“The general rule of thumb is to [ingest] 200 to 400 ml (6 to 12 ounces) of fluid per hour,” adds Rizzo. “After the first hour, incorporate an electrolyte sports drink or gummy or gu gel—most are formulated to have enough electrolytes to replace those in sweat.”


Hydration Tips for Half Marathon

Hydration for longer distances is crucial for your performance but, more importantly, for your overall health. While you should still prepare well for a 5K and 10K, there’s less risk of harm if you just wing it for those shorter distances. In the half marathon, where you could be out on the road for hours, you need to be fully hydrated coming into race day. You'll also need to have a strong hydration and fueling plan for the race itself.

Use your long training runs to work on timing your water and fuel intake to achieve optimal results. It is very individual, but most running coaches suggest you sip water every 15 minutes and begin taking in sports fuel that contains electrolytes around the 30- to 45-minute mark and every 15 to 30 minutes after that. Personally, I find that sipping every 15 minutes is a pretty good guideline. I like to take in fuel at the beginning at the 30-minute mark if I know I am going to be running for 90 minutes or more, but this timing is a personal choice. My recommendation is to try different feeding and drinking intervals to see what works for you and your stomach.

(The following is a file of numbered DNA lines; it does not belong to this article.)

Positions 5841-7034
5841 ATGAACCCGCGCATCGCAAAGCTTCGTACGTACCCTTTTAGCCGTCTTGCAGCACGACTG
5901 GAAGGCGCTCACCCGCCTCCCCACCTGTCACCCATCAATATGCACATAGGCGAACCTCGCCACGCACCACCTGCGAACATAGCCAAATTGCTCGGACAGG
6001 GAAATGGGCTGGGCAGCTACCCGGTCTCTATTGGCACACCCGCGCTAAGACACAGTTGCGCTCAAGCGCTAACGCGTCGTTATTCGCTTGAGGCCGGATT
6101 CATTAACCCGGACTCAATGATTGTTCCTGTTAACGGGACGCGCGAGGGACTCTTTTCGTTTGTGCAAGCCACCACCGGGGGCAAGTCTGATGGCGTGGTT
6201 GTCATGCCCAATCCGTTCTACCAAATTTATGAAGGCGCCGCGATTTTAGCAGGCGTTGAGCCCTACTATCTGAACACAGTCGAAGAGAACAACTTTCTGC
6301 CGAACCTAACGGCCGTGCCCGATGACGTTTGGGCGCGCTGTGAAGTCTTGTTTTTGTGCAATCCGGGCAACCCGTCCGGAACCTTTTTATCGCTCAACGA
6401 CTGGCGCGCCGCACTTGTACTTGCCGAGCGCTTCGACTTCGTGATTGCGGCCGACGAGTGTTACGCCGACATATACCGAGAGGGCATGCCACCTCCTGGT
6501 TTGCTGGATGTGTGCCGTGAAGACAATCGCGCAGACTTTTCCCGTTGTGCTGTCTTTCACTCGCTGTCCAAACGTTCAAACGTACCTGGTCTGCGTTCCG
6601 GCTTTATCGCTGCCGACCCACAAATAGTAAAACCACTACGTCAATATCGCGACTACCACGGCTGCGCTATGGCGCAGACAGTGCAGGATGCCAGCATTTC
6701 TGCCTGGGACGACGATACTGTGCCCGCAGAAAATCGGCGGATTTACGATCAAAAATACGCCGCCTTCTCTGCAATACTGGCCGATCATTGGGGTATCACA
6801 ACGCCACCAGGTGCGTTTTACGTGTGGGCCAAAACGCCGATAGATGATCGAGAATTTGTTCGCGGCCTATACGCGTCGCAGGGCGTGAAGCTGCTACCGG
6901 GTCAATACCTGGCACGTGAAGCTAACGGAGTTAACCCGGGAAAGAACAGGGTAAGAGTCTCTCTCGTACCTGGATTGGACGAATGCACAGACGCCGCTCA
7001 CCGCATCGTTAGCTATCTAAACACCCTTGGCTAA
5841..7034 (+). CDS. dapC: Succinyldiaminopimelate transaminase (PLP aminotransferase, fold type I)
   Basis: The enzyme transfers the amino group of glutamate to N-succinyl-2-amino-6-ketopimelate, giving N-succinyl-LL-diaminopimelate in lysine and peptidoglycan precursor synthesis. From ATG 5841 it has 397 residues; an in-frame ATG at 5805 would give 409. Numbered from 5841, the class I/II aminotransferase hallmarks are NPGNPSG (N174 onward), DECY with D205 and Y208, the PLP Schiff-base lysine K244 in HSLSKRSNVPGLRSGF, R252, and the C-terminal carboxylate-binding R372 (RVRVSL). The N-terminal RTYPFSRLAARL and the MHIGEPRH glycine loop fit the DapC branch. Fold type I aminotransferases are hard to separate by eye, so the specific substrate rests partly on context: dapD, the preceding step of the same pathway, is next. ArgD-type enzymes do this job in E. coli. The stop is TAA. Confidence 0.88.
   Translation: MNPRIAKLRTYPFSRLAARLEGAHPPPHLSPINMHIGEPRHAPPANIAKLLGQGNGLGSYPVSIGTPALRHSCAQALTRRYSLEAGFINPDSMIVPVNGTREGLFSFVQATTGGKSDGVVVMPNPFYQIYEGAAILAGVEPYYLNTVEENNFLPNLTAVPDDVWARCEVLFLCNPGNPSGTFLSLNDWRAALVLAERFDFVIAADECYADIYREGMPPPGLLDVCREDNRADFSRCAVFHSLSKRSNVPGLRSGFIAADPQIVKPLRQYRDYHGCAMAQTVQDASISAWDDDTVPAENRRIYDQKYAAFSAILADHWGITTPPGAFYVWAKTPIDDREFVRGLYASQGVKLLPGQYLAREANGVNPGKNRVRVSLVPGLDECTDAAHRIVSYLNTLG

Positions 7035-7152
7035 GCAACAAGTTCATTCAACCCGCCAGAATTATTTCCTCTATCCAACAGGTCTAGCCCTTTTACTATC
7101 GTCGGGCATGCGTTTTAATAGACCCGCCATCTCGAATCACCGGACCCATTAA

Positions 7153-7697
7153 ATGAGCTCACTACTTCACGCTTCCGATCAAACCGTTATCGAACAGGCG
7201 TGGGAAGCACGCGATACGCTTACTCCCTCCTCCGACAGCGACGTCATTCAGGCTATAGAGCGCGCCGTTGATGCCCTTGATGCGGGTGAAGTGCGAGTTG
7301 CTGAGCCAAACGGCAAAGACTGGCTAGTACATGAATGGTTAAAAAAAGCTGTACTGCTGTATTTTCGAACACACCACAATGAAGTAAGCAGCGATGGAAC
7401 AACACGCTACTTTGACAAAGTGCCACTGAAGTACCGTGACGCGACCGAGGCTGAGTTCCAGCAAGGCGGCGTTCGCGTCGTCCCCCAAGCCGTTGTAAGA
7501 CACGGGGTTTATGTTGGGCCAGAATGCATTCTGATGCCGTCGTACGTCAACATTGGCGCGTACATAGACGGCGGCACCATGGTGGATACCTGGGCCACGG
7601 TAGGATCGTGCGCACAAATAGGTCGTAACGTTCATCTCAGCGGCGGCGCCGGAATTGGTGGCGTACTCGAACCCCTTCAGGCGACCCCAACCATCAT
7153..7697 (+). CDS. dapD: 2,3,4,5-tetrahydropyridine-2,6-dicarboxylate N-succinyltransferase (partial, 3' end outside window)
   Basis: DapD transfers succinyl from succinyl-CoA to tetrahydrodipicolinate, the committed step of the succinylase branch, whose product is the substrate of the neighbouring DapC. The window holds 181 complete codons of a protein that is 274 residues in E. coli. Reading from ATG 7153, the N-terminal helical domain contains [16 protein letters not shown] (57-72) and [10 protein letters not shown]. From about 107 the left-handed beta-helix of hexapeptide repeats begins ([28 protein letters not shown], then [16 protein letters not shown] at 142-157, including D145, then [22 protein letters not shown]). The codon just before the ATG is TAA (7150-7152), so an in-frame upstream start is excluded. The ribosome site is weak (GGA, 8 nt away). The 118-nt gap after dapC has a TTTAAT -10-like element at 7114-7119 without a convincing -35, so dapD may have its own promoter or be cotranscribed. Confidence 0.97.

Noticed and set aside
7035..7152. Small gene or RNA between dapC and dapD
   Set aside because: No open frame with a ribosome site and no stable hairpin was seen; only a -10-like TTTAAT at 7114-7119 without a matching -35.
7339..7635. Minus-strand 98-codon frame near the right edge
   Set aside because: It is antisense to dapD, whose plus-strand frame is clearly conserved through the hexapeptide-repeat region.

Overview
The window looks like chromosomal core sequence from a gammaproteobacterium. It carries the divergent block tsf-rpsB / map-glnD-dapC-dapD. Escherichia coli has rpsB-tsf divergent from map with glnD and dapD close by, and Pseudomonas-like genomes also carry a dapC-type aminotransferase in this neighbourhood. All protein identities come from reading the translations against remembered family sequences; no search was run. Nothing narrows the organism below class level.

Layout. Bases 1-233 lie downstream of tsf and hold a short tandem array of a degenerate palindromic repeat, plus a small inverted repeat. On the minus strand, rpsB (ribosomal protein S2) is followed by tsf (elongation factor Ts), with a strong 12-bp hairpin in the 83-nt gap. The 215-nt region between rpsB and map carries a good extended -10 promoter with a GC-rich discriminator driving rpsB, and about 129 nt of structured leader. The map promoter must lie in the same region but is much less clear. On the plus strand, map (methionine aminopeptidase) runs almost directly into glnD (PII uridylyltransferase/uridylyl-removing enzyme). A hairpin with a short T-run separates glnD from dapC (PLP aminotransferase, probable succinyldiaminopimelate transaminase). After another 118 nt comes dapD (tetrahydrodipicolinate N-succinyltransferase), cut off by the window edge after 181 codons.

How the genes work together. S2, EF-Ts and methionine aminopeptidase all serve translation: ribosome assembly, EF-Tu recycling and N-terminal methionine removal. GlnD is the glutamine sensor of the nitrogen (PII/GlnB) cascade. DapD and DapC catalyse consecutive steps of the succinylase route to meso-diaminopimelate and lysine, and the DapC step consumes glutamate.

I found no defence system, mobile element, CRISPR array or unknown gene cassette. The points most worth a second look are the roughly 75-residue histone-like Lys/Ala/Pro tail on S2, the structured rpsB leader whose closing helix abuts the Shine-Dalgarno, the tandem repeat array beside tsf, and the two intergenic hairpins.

Some runners with time goals skip water stations for fear of wasting precious seconds. Consider carrying a handheld water bottle or wearing a hydration pack. On race morning, drink 16 to 20 ounces of water or a sports drink two to three hours before lining up at the start.